Unlike most other grandfathers I knew, my Grandpa was a “techie”. He loved new technology and was somewhat of an inventor himself. I was always impressed with his innovation and willingness to try new things, which most other people his age either feared or rejected altogether. He also collected antiques. I remember his juke box, also a phonograph. I remember his old phone which dialled with a crank and had a long earpiece attached by a cord.

He collected so many odds and ends. I loved looking through his spoon collection, his stamps, his hockey cards and licence plates.

I remember caring so much about what he thought of me. I wanted so badly for him to be proud of me.

Family was a priority for Grandpa Reimer. This was evident in the way that he spent his time and money. I remember often showing up at his house on Sundays. If it was hot, we would swim in my grandparents in-ground swimming pool.

I went on two very memorable trips as a child, which I could very well say are the clearest and best memories of my childhood… you guessed it, he was the one who took us on them. He rode right along on the rides in Disney Land. He dragged us along to flea markets, always searching for new treasures… an old record, a valuable newspaper, a book.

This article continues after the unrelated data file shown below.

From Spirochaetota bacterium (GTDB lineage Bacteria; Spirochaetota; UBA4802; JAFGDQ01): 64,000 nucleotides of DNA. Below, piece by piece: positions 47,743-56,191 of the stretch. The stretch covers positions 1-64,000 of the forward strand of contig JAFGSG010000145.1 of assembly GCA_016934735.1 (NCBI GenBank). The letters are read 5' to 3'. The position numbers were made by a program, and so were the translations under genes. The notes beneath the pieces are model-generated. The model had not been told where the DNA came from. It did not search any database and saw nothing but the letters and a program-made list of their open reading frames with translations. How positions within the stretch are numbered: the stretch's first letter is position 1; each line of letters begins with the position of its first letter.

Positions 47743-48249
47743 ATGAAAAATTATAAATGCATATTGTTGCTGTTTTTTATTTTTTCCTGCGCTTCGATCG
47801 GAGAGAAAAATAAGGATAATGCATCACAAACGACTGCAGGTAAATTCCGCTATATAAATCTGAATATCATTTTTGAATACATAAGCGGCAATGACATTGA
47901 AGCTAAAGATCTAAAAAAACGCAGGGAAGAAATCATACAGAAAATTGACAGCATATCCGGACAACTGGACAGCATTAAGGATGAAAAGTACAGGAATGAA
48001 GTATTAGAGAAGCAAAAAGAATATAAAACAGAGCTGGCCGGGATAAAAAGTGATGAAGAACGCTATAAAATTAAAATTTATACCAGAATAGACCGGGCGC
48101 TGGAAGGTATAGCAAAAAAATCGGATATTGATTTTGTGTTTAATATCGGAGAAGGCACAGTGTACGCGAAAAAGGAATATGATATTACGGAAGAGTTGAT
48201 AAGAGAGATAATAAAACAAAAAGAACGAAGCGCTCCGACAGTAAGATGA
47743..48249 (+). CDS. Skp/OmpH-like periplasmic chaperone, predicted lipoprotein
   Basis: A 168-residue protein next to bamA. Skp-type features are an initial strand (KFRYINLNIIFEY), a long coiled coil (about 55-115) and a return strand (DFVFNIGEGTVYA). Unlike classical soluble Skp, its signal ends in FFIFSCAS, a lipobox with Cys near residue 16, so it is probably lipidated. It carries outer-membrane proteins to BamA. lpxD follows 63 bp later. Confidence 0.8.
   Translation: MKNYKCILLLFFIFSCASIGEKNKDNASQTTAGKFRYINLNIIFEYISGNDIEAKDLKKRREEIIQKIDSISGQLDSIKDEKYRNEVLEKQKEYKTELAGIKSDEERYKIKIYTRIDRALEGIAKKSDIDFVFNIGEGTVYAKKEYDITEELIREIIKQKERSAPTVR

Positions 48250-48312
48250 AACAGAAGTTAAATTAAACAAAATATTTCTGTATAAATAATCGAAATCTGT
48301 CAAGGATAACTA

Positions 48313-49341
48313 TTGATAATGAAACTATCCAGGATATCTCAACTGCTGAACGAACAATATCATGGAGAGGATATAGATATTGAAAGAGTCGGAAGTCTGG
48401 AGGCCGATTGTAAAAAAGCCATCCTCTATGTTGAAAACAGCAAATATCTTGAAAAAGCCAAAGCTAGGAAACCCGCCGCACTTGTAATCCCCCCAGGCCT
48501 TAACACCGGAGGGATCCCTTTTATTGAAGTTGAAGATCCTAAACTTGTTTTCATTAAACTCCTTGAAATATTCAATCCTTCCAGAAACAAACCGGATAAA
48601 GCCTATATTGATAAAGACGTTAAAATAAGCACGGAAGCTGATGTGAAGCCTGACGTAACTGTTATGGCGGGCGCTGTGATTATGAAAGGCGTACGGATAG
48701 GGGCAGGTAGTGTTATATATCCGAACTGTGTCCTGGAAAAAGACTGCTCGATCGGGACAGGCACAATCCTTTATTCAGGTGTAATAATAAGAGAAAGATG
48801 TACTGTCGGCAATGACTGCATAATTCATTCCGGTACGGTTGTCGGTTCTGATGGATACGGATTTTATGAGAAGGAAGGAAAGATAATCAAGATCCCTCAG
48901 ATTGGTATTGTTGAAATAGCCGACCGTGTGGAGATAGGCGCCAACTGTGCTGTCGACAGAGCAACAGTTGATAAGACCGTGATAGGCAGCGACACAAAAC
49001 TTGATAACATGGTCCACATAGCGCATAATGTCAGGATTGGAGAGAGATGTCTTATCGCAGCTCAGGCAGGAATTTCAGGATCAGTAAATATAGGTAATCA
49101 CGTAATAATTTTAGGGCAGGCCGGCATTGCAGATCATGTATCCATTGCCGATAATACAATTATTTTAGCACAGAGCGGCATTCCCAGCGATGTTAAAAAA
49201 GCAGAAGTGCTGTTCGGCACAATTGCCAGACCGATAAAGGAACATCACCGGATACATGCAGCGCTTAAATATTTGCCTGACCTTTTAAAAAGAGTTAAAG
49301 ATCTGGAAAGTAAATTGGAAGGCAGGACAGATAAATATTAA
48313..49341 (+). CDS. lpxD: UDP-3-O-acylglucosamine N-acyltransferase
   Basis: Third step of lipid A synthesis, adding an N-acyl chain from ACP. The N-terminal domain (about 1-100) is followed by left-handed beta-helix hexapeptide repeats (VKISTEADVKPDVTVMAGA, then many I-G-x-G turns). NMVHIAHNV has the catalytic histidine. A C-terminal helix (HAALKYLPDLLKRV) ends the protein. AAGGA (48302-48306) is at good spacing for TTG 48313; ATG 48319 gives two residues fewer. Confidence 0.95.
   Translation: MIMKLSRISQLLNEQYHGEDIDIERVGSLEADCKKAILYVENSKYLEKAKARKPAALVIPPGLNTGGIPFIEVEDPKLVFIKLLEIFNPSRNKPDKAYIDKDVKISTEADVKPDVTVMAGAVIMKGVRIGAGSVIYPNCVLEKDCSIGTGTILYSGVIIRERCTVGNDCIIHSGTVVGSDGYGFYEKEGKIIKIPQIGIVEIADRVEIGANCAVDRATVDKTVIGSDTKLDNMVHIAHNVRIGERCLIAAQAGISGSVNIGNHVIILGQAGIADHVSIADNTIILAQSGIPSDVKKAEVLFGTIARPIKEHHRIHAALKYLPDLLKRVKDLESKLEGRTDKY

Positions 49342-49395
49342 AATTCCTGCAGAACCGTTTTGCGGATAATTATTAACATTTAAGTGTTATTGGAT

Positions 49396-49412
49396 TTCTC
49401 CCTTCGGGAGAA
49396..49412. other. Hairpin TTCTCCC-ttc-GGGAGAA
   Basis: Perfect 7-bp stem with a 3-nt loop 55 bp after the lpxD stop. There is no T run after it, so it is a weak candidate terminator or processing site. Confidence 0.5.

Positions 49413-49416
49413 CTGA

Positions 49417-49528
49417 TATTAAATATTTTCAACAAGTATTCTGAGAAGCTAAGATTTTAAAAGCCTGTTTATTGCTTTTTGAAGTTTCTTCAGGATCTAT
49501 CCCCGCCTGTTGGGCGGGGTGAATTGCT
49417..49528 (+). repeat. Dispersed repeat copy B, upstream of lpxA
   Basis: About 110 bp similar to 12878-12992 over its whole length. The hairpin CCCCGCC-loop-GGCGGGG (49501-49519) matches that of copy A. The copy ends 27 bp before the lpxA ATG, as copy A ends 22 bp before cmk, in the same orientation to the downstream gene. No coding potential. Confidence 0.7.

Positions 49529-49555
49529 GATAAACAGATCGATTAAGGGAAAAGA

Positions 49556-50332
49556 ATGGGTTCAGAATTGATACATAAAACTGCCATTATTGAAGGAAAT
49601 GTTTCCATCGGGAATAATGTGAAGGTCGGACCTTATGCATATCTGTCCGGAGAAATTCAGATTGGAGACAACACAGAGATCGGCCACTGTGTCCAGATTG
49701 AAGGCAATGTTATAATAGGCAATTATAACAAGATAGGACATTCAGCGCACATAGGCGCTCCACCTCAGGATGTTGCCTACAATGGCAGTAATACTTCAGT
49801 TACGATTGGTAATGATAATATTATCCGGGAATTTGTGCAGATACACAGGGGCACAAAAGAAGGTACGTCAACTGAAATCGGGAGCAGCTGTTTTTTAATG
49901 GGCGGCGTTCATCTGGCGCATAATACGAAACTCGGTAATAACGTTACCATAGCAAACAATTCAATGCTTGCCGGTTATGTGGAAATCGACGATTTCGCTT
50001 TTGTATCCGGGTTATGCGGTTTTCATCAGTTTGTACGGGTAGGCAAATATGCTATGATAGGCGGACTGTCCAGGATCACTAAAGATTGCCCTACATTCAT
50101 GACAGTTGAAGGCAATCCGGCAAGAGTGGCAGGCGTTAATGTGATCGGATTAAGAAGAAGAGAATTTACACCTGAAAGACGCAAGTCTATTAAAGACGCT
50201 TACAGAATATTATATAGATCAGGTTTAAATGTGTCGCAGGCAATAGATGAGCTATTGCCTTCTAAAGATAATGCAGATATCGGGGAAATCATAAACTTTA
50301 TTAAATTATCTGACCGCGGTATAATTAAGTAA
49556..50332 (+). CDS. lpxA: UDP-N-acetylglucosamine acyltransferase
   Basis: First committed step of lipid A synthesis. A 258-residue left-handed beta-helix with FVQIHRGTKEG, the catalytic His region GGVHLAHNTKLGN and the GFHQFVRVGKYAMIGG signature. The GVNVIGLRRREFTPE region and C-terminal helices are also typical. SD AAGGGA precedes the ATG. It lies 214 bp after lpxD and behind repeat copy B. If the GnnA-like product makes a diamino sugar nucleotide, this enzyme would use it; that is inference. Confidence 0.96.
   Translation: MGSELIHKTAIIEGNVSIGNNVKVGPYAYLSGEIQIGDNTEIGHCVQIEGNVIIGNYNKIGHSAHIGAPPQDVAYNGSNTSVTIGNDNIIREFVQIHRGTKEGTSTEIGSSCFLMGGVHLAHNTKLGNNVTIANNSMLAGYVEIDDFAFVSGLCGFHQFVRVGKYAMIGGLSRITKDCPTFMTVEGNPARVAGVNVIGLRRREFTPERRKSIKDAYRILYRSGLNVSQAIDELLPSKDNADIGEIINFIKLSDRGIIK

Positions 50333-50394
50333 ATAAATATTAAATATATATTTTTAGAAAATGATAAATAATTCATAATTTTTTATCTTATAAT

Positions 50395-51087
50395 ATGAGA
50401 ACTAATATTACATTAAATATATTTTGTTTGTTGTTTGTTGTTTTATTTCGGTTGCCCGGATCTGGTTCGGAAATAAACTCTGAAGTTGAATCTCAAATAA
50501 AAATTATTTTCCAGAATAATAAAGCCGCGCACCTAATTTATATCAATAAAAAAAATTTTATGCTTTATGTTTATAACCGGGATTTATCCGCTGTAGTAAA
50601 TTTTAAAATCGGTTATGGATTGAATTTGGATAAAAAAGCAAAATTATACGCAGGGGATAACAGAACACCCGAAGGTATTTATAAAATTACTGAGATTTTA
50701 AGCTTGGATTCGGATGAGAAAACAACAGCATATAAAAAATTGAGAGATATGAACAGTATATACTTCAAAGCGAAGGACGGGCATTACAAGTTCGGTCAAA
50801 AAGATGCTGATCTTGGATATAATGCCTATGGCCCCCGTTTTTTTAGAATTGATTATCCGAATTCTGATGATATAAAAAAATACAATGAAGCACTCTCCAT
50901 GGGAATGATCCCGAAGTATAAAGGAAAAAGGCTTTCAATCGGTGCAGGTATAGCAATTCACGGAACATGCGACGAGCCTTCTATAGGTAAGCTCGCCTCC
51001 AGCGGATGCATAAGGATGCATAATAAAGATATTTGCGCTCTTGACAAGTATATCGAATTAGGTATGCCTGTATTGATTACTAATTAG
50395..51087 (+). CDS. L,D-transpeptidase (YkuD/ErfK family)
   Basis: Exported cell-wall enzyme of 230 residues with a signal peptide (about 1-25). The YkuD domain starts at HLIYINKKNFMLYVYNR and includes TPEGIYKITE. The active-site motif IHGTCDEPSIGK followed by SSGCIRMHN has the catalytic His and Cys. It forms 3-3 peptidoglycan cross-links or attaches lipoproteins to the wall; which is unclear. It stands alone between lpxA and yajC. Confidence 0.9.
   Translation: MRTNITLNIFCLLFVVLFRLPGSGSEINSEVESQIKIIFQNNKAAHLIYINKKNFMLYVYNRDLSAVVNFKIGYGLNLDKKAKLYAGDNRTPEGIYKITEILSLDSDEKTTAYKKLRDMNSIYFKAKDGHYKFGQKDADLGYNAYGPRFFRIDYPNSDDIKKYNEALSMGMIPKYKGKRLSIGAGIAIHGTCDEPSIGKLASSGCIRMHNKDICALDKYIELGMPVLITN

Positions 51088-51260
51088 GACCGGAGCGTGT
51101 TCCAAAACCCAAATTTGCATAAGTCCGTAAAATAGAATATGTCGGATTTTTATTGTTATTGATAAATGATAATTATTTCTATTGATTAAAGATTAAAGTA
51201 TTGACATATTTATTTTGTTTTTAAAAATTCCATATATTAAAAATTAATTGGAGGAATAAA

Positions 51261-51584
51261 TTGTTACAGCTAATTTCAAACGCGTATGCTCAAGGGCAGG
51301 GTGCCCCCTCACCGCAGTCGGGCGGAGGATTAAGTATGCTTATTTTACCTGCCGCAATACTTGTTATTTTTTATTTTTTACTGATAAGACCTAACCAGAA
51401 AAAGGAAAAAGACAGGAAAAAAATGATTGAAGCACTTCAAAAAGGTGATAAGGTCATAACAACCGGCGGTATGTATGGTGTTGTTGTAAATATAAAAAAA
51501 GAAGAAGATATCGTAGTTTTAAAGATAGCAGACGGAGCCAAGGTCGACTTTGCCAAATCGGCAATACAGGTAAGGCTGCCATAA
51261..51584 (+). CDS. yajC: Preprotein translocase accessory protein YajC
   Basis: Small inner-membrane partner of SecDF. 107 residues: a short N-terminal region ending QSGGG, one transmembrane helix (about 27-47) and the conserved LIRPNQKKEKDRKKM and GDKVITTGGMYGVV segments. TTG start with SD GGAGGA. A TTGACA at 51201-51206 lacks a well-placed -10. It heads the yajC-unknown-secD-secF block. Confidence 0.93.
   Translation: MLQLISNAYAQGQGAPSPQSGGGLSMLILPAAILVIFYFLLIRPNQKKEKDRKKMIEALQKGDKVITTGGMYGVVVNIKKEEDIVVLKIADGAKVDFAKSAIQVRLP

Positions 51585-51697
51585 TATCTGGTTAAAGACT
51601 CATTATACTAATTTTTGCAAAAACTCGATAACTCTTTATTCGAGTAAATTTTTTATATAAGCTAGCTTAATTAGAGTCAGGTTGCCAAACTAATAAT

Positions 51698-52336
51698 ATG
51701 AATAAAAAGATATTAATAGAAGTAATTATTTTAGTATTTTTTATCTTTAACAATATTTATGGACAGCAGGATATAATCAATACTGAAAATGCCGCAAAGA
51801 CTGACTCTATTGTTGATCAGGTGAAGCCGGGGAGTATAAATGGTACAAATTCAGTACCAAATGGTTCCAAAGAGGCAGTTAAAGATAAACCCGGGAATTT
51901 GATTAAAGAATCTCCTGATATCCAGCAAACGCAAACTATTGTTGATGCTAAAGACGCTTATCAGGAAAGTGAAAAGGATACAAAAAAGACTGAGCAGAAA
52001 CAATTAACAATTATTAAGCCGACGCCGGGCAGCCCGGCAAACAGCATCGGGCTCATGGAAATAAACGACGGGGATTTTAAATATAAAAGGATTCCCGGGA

My Grandpa was a man of such diversity himself. He loved music, I remember him playing the accordion at our family gatherings. He was a turkey farmer and a grain farmer. He loved hockey and game shows.

No he was not perfect. He struggled emotionally with anxiety in ways that make me feel all the more love and tenderness for him. I’m sure, like I’ve seen in myself, at times this great storehouse of emotions has hurt or even manipulated the people around him. But the important thing is, he knew this about himself. He would often exclaim, with depth in his eyes, “How God must love us, that he would save a sinner like me!”

If I have inherited even an ounce of his passion, faith, wisdom, authenticity, and gifts, I would be blessed.